Brian is a guest writer for CityHallWatch. An architect whose career in Vancouver has spanned four decades, with projects ranging from first proposing the laneway-housing concept to serving as the managing architect on major multi-building development plans, personally designing more than 1,000 social and co-op housing units, and consulting on thousands more. Please visit this page for a list of all his articles, including this 2021 series “City Conversations No One Else is Having.”
The Streamlining Rental Public Hearing continues at 6 pm on Tuesday, November 9. Agenda link here.)
City Conversation No One Else is Having #12
Rental — 6 Homes is Easy, 4 is Easier Still
By Brian Palmquist (first published on 6-Nov-2021)
Character Home at left, Laneway Home at Right
“Dad, have you seen City Hall Watch’s latest article about putting more homes on small lots like yours?”
Sometimes when we meet for our regular bike ride, my adult son is ready to take me on over our pre-ride breakfast. Today was one of those days.
“What do you think of it?” I like to answer a question with a question—the old Socratic method at work.
“Well, it’s different than what you were suggesting, what is it, 12 years ago? At the ECOdensity forum?”
“Yes,” I answered. “We’ve come a ways since then, and there are now over 4,000 laneway homes in the city.” I continued. “City Hall Watch’s timing is great. We’re debating Streamlining Rental and there are plans afoot to build tens of thousands of high-density homes throughout the city, mostly in high-rise form. It’s important to notice that in addition to 400 laneway homes per year being built against all odds, there are now 150 homes per year and growing arising from older homes being replaced by duplexes.”
“But will that do the trick?” he asked as he mounted his bike and headed off at my leisurely pace.
As I like to do, I used our ride time around False Creek to gather my thoughts for our post-ride lunch (always my treat). I was ready when he came back bearing food fair food on Granville Island, some for me and more for him—all good.
I began. “It’s worth taking a moment to consider the history of laneway homes, duplexes, etc., before we think about gentler approaches to densifying the city.” He nodded so I continued. “Remember that at the time of ECOdensity, single family homes covered about 70% of the city—68,000 homes by our current Mayor’s own estimate. Since then, by the city’s own rough statistics,” at which he frowned, “there have been about 400 laneway homes and 150 additional duplex homes built each year—that’s about 550 additional housing units over and above replacements, which is less than 1% of existing homes each year.”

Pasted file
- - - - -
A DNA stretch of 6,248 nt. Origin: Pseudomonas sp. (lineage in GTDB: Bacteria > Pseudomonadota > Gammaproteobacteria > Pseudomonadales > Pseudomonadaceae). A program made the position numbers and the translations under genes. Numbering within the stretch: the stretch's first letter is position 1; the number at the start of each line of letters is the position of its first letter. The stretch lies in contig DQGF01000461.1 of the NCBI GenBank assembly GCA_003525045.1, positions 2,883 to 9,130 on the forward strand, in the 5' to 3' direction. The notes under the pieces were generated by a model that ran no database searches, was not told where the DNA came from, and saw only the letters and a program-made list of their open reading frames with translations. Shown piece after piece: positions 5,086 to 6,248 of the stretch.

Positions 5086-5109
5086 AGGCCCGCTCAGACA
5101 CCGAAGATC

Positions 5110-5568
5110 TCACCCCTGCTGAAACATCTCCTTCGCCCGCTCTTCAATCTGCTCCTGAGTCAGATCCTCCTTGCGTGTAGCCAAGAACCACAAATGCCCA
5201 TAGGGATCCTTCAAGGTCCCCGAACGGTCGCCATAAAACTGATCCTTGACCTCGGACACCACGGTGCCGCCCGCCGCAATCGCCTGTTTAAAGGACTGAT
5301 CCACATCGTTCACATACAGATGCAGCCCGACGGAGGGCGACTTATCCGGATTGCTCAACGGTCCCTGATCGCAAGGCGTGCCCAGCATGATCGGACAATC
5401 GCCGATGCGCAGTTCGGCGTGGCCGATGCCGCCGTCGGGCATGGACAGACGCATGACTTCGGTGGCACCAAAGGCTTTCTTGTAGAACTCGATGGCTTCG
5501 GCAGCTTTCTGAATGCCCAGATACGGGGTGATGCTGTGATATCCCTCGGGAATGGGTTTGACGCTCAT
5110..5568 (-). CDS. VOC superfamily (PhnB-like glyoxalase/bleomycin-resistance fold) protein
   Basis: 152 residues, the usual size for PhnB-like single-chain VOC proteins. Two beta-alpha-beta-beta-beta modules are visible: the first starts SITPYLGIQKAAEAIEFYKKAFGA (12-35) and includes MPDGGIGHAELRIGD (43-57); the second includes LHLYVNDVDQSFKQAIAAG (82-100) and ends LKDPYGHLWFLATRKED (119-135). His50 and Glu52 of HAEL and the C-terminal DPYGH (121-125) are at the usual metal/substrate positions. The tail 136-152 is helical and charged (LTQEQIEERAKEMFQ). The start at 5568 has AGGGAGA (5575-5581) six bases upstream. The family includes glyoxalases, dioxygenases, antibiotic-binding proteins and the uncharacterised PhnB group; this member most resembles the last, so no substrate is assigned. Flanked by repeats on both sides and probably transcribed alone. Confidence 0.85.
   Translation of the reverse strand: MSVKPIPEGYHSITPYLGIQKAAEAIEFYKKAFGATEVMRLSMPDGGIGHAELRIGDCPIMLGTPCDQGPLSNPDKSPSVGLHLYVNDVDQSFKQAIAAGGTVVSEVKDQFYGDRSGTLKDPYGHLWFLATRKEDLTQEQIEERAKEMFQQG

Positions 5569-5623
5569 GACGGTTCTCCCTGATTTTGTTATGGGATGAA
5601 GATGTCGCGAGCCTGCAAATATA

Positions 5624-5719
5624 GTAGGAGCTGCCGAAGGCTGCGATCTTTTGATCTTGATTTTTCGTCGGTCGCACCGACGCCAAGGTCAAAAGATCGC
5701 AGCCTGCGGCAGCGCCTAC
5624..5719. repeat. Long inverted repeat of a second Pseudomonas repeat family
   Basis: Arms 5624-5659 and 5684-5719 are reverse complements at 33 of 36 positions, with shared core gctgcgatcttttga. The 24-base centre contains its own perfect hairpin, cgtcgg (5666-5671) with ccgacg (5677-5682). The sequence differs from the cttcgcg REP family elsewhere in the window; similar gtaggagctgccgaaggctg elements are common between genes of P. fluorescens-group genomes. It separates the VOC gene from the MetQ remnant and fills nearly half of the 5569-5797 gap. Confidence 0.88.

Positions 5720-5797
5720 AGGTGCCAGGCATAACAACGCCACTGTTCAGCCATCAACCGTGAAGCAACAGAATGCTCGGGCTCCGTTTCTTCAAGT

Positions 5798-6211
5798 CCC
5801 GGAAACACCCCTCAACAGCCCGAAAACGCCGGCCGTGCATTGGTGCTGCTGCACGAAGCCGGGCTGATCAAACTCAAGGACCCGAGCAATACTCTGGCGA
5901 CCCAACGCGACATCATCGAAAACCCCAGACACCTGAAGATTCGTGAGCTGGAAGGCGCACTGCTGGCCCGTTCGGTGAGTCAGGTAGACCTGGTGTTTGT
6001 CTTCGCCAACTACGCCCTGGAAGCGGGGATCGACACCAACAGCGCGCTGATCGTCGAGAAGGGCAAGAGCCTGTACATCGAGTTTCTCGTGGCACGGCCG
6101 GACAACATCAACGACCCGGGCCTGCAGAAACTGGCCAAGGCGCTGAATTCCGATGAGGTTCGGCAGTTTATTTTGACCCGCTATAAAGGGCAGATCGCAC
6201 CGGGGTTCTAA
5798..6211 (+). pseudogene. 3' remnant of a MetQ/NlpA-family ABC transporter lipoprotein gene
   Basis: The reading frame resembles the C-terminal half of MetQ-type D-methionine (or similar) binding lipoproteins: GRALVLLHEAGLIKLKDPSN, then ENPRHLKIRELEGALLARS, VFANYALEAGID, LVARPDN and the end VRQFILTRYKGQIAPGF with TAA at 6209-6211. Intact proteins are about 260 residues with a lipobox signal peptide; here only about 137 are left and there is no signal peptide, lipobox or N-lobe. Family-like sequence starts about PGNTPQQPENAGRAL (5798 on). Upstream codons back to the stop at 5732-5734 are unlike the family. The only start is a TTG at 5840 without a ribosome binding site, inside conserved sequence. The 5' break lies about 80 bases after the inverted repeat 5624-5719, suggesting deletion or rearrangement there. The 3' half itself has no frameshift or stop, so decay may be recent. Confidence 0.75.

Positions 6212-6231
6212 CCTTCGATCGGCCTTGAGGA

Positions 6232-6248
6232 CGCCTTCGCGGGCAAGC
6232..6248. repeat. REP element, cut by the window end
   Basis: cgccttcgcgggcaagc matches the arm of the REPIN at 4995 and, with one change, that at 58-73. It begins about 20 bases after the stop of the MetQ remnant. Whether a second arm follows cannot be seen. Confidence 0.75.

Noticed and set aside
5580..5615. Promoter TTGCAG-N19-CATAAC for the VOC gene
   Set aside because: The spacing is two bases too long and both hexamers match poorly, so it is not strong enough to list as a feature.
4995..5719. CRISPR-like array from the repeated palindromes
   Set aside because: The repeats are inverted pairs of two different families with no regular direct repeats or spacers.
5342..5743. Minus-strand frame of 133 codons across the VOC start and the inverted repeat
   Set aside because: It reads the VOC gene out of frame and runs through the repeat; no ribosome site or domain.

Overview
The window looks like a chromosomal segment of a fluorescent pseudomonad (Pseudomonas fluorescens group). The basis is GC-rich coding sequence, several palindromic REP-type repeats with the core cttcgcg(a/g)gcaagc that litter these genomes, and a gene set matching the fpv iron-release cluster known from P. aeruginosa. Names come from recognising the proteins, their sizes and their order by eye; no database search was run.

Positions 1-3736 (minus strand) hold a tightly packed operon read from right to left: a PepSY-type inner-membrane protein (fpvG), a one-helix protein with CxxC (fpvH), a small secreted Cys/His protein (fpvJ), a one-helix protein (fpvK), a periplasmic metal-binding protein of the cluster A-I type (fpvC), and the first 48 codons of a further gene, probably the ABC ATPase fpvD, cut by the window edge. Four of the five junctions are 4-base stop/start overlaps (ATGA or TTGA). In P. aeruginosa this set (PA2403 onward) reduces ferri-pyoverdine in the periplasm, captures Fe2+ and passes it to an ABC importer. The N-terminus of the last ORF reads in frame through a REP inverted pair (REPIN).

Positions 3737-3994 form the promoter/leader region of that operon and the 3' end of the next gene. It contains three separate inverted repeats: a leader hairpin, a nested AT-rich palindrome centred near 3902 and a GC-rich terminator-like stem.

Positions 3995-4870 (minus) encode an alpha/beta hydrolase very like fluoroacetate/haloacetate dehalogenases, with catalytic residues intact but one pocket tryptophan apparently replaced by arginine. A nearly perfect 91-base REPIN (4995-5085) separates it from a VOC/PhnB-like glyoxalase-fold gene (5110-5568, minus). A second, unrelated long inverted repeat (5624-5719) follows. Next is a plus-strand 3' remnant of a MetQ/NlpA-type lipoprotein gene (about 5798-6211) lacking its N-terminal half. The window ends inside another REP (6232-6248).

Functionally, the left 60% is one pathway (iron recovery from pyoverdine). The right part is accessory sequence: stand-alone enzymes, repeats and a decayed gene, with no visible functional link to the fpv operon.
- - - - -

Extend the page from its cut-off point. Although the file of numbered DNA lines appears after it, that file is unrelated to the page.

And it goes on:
“Dad, why are the city’s stats “rough”?” he asked. “Great question,” I responded. “At a recent briefing about the launch of the much-vaunted Vancouver Plan, City Hall Watch asked city staff for some statistics around other housing options than high-rise for homes in the city. For once, City Hall responded quite quickly with the duplex stat I mentioned. That’s apparently a fairly accurate stat, but most housing statistics from the city are vague or nonexistent, such as the laneway house 400 per year number—an accurate number seems unavailable. And we have no idea how many new and existing homes add a rental home by developing a secondary suite.”
“Is that what was at work when you wrote about How Many Homes does Vancouver Really Need?”
“Yes.” I smiled at his perceptiveness. “City staff have admitted, finally, after Council waited over a year for an answer, that they have no idea how many homes can be built under Vancouver’s existing zoning, that is, without any other spot rezonings anywhere in the city. And they have also admitted that their housing need projections, which are 2-1/2 times more than population growth statistics suggest, are aspirational rather than being based in fact.”
“So all those numbers that we see for the Broadway Plan, the Vancouver Plan, the Streamlining Rental plan, are all made up?” He sounded incredulous.
“You got it in one!” I answered.
“So what makes sense as compared to rezoning almost everything?” (I know he’s worried that his older, existing walk-up affordable rental studio may be lost to him—the building is up for sale and is not too far from a proposed Broadway SkyTrain station).
“Well,” I responded, looking at my scrappy napkin notes made while he was fetching lunch. “Let’s start with the Mayor’s 68,000 single family home lots, and subtract the 4,000 already developed with a laneway home, and the 450 duplexed lots in the last three years. Allowing for the lack of data, let’s assume conservatively that 60,000 single family homes in Vancouver are available for further development.” He nodded.
“A CBC report in 2015 suggested up to 40% of BC homes have a secondary suite or similar—sorry, that’s the best stat I can find. So let’s take, say, 24,000 suites out of those 60,000, leaving us with 36,000 homes that could be duplexed and/or have a laneway home.” He grimaced at “and/or” but is used to me talking that way.